Fashion bag maker Intel has surprised the cocaine nose jobs of Wall Street by setting up their own high street shops. After all, it worked for Apple and even Microsoft.
Intel said that “experience” pop-up stores are set to debut shortly, with the first opening in New York on November 23. The stores are designed for the holidays, and are only open until late January.
Chipzilla will offer free coffee each day, free movies on Fridays, and a showcase of PCs, tablets, and other Intel powered devices at the stores.
They are not so much stores but marketing attempts to sell products. Visitors will also be able to test-drive Intel products at home or recycle used electronics but will have to buy them somewhere else.
Intel hasn’t yet disclosed all of its retail locations or full details on the products it plans to promote in its stores and it is expected to make a few announcements over the next week. It might be the place to pick up a nice fashion bag for Christmas.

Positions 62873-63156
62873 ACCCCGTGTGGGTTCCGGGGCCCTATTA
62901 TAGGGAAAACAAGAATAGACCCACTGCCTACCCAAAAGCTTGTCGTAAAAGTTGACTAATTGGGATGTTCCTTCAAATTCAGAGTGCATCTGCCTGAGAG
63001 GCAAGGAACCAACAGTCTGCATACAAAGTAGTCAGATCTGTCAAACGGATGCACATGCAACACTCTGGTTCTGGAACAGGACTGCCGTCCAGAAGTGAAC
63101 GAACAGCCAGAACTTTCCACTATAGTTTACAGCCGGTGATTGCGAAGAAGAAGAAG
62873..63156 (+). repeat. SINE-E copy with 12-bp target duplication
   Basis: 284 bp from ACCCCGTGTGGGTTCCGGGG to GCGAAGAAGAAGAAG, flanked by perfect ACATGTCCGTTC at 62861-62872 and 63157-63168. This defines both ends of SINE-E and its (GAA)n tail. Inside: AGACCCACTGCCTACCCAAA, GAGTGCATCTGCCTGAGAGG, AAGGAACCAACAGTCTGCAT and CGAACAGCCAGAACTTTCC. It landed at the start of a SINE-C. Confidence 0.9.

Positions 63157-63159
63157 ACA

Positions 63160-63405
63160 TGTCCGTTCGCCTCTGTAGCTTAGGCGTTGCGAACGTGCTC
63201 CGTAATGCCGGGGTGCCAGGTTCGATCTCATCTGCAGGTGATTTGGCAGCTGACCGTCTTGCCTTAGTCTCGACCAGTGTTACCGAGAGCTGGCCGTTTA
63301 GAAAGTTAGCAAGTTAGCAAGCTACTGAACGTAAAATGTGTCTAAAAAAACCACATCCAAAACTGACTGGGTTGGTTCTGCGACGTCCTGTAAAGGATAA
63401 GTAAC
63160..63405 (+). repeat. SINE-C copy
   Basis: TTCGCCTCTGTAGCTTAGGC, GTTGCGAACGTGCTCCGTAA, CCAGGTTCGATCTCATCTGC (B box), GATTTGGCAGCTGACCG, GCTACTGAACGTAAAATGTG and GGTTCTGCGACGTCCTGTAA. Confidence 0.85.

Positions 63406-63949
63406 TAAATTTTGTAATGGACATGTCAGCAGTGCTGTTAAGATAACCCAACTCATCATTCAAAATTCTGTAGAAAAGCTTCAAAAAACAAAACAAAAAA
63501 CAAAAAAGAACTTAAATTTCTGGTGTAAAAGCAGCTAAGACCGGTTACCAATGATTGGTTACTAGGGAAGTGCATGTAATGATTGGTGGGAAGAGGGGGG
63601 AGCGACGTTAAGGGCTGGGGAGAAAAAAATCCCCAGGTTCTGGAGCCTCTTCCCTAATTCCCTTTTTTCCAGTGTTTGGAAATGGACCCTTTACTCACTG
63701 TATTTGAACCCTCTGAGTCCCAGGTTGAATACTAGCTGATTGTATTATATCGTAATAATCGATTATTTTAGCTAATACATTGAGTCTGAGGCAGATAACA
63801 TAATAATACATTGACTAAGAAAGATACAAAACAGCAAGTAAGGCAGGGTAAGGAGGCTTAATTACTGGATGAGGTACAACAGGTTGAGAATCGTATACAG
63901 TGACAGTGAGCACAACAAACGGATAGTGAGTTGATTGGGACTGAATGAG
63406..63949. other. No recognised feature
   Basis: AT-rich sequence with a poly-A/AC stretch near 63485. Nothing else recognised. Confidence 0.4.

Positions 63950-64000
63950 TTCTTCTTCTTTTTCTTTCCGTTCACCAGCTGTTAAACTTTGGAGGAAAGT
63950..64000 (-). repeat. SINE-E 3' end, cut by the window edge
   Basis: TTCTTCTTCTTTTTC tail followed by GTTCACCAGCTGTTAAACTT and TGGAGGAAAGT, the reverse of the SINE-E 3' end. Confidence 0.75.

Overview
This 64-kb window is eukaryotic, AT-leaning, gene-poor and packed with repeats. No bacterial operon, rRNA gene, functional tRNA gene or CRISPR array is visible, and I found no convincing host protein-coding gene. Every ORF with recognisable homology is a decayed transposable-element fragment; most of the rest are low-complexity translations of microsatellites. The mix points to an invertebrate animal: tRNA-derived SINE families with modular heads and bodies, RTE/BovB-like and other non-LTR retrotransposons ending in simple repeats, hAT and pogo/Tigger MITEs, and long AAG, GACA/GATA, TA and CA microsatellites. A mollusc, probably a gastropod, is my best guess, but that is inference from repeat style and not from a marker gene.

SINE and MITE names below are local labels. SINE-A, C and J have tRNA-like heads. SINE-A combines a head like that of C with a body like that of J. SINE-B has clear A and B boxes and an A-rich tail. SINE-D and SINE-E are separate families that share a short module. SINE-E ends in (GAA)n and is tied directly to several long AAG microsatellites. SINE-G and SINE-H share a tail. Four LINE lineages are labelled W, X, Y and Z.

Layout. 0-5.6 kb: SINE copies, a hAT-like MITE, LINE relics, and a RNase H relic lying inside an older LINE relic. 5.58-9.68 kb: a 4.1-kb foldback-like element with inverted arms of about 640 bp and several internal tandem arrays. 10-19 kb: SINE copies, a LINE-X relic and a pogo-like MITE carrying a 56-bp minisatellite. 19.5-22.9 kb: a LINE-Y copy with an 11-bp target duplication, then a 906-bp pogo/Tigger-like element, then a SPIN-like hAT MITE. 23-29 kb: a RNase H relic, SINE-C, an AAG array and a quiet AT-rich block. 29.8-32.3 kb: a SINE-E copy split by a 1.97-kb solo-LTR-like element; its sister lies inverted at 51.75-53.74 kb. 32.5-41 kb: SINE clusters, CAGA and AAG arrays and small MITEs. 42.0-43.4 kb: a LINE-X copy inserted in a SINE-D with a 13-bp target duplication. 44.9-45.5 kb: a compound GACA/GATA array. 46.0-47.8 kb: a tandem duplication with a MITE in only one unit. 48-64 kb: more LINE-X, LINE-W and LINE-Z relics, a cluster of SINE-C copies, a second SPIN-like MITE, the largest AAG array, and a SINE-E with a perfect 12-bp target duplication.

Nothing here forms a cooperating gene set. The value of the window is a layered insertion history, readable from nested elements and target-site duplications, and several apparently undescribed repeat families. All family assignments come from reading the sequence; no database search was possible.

British retailer HMV looks set to become the latest in a string of casualties on the high street.
Though it survived the initial purge which turned Virgin into Zavvi into a black hole, HMV has just posted a loss of £36.4 million and is considering selling off London music venues like the Hammersmith Apollo and Kentish Town Forum.
Sales in the 26 weeks up to the end of October dropped a staggering 17.6 percent. Shares fell 90 percent over the last year, according to the Guardian, while the company has debts of £163.7 million.
In an earnings call, HMV insisted that it will be able to keep chugging on. However, the Directors are talking to the Group’s banks and the economic downturn, twinned with the looming threat of a double-dip, “may cast significant doubt on the Group’s ability to continue as a going concern in the future.”
According to Sky, turning its attention towards selling technology products at the majority of its 252 stores, is helping. HMV claimed headphones, speaker docks and tablet computer sales were all on the up at 147 percent.
HMV’s precarious position poses yet more questions about how the traditional high street retailer can face up to stiff competition in the online sector, as companies like Amazon continue to dominate sales and more and more Brits flock to the web to shop.